Humor phrases, images and videos reflect everyday situations and are especially popular with young people who use platforms like WhatsApp, Instagram, YouTube and Snapchat to share them.
Now Facebook wants to use them to win back the teenagers, who are abandoning the social network at a dramatic pace.
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Mark Zuckerberg and his team are developing a new platform, called Facebook LOL, which would be basically a source of memes, videos and GIFs, according to TechCruch, a technology website. The information was later confirmed by Facebook.
LOL is an acronym in English of “Laughing out loud”, something like “dying of laugh”, in Portuguese. And that’s what it’s all about: an entertainment platform for young people to have fun with.
The idea is that it be organized into categories such as “animals,” “pranks,” “celebrities,” and “games,” and that users can rate content by saying how fun it is. They will also be able to share memes and create their own, and receive recommendations through the algorithm.
The new platform is not yet available. It would be being tested with a group of one hundred US high school students who signed confidentiality agreements with parental consent to participate in discussion groups and individual tests under the supervision of the social network team.
At present, it is not possible to know if the platform would be launched as a new social networking function or as a separate application.
“We’re doing a little experiment, and the concept is still in its early stages of development,” a company spokesman told TechCrunch.
The problem with Facebook with teenagers
Although Facebook continues to grow, in recent years (since 2014, according to the company), more and more young people are migrating to alternative services, which creates obstacles for the social network in the long run.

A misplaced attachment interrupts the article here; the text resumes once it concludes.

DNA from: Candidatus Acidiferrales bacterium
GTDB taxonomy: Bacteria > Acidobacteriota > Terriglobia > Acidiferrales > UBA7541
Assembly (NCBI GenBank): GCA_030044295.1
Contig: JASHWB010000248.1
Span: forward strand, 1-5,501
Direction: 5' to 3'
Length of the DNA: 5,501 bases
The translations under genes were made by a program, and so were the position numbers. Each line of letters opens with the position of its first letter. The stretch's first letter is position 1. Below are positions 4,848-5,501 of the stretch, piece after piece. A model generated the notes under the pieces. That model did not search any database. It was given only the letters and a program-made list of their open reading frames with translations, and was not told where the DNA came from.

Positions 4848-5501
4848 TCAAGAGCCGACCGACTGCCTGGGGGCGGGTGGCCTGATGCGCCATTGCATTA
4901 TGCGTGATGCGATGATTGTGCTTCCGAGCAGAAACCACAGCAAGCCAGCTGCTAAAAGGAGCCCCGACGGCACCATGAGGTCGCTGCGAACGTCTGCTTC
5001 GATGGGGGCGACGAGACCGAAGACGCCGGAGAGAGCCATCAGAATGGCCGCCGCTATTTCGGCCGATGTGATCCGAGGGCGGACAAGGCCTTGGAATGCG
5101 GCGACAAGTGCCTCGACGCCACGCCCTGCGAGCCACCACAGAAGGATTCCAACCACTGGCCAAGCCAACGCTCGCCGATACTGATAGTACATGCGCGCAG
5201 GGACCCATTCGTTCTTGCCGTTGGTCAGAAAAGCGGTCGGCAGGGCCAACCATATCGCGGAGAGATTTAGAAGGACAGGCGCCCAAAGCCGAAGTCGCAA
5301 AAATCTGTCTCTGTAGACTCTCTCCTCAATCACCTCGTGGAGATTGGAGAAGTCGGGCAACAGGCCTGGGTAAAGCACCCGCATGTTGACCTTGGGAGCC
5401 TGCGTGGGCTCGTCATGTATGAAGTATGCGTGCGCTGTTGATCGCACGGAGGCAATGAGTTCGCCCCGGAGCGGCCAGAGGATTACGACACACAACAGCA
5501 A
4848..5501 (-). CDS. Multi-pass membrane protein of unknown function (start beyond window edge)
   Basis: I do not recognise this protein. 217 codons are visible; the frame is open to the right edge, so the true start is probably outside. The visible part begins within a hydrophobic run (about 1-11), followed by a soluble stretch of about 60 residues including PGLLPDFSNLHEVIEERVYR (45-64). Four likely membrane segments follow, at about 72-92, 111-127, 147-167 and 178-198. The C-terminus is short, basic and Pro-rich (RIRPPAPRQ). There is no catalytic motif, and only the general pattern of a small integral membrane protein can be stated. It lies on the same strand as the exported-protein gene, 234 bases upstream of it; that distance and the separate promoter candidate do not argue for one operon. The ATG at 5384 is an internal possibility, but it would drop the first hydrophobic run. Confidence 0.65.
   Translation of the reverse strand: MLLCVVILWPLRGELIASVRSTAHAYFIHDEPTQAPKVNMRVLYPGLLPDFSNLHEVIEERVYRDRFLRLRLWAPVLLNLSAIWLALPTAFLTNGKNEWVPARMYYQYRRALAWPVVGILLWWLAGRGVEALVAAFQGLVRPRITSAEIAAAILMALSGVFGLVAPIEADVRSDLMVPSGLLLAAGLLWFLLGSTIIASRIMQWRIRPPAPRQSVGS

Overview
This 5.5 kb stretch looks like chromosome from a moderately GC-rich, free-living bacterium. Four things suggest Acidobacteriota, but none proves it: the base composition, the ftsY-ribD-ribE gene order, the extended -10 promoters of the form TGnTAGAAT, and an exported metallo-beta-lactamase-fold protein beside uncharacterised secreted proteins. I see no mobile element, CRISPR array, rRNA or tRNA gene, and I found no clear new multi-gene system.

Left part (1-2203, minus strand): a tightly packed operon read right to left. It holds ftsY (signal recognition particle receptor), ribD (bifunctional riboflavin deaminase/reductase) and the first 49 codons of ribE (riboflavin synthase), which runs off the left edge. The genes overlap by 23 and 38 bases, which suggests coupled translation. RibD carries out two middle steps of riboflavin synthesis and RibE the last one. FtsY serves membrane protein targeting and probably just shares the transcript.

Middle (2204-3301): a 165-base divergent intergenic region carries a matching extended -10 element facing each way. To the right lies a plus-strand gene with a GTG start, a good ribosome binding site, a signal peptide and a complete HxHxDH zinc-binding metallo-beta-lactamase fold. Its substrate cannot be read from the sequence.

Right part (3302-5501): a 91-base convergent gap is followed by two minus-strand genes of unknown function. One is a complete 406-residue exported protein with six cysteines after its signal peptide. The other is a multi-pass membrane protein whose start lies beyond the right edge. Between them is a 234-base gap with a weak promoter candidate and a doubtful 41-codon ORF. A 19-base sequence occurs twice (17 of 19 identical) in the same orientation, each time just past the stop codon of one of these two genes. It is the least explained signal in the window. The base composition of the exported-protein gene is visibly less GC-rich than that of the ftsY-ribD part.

Although one of the most popular options they resort to is Instagram, which is also from Facebook, the social network does not want to lose that audience.
“Facebook has a problem with teenagers,” said Bill Fisher of eMarketer, a US market research firm.
The reason may be the fact that people like their parents and grandparents are also using the social network.
“With the presence of adults, who send requests for friendships, the younger ones decided to do what they always do: turn away from the adult world,” wrote media expert Gabriela Warkentin in the text entitled “Mother, quit my Facebook ! “.
With LOL, Facebook would be trying to speak the language of the young people and try to attract them back, as it already does with the Instagram Stories and with animated emojis.
The company has already attempted to do the same by creating copies of Snapchat as the Poke and Slingshot applications and by purchasing TBH (“To be honest” or “to be honest”) in 2017, an anonymous messaging application for teens – and had to close nine weeks after the acquisition in the face of bad results.
Are memes a more effective strategy?